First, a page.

On the basis of the 1951 JapanUS Security Treaty the US and Japan had concluded a SOFA including criminal jurisdiction provisions similar to relevant provisions of the NAVOSOFA. The US were of the opinion that Girard had acted “in performance of official duty”, as meant in Article XVII, para 3 of the Administrative Agreement,11 entailing primary jurisdiction for the US. This approach would be in accordance with the interpretation that Girard had acted to protect the machine gun, even though the performance was excessive in nature. However, Japan was of the opinion that Girard had acted “beyond the scope of official duty”, which would follow another version of the incident: Girard had supposedly encouraged the woman to enter the range and had jokingly fired an empty shell case.

Notwithstanding their legal argumentation in the Girard-case, other documents reveal that, in their interpretation of the term official duty included in the Administrative Agreement, the US followed the same reasoning as adopted in the agreements with Korea12 (a definition that refers to the acts required to be done as functions of the duties which the individual are performing). Bearing in mind the Japanese interpretation of the facts, it can be concluded that the acts performed by Girard deviated considerably from acts normally necessary to perform guard duties and, consequently, indicate that the act was conducted beyond the scope of duty.13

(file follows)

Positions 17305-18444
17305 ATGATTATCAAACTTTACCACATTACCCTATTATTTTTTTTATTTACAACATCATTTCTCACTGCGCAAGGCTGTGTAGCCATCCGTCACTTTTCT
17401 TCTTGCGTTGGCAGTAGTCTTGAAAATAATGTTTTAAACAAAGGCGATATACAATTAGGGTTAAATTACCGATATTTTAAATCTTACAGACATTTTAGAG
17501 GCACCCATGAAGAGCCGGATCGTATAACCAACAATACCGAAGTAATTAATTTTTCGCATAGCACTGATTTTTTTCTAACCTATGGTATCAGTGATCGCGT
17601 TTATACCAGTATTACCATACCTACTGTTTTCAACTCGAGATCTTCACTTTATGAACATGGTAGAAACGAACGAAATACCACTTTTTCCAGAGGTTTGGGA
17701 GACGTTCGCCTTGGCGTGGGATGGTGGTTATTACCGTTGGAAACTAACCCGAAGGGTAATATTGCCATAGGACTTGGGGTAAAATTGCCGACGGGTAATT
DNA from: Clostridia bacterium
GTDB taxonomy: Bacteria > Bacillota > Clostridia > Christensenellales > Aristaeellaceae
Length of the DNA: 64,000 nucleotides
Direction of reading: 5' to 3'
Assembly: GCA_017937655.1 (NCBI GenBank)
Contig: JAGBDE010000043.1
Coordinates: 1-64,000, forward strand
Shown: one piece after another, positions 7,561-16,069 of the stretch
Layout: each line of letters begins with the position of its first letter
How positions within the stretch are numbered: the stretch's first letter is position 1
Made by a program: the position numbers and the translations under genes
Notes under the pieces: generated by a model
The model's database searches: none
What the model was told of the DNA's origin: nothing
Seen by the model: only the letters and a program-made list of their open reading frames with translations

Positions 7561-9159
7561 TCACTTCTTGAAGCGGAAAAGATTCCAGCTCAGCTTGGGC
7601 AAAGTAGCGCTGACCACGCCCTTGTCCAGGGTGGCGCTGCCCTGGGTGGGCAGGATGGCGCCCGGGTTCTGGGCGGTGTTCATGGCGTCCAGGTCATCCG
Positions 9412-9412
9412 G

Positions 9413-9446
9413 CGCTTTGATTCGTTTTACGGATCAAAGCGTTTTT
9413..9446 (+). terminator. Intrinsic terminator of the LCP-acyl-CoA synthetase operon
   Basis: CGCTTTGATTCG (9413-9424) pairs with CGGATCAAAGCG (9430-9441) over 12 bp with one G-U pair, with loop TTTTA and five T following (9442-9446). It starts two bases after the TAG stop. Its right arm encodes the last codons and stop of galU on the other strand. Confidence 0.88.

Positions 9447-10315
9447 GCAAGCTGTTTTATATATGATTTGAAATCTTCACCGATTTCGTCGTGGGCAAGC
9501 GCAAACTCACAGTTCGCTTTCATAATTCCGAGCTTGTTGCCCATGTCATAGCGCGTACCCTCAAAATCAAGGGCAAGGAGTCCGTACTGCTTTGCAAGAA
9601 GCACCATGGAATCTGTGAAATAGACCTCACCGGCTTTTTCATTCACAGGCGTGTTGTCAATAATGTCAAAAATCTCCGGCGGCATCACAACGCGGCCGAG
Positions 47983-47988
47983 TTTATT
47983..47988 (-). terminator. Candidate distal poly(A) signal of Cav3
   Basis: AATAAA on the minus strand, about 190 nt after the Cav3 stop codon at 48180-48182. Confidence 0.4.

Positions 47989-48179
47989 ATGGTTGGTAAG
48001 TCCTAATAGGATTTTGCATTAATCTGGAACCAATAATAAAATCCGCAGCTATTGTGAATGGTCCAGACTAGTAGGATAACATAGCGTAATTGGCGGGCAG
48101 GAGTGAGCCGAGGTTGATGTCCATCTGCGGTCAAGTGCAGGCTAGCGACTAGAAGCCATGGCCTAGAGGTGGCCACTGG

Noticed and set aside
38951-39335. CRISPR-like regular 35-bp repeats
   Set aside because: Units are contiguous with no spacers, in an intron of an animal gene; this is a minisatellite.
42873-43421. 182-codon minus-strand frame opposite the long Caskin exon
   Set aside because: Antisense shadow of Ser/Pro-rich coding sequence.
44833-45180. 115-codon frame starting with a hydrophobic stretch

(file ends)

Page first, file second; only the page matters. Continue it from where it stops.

A somewhat different approach can be found in the agreement between France and the United Arab Emirates (UAE), which defines the concept ‘en service’ (‘on duty’) as:

Les membres du personnel de l’Etat d’envoi, lorsqu’ils se trouvent sur le territoire de l’Etat d’accueil, sont considérés comme étant en service sur les lieux d’accomplissement de leurs missions et activités liées à la mise en oeuvre du présent accord et à l’occasion des trajets qui s’y rattachent. Ils sont considérés comme n’étant pas en service lorsqu’ils exercent une activité dépourvue de tout lien avec la mise en oeuvre de l’accord.14

However, an extensive description as included in the Agreement between France and the UAE is exceptional in SOFAs. In my opinion, due to the ambiguity over the scope of the term ‘on duty’, a more precise definition in a SOFA linking the act with the nature of the duty is preferable.

11.2.2 Competence to Determine Application of the Term ‘on Duty’

Most SOFAs do not define who is authorised to decide whether a criminal offence has been committed within the limits of official duty.15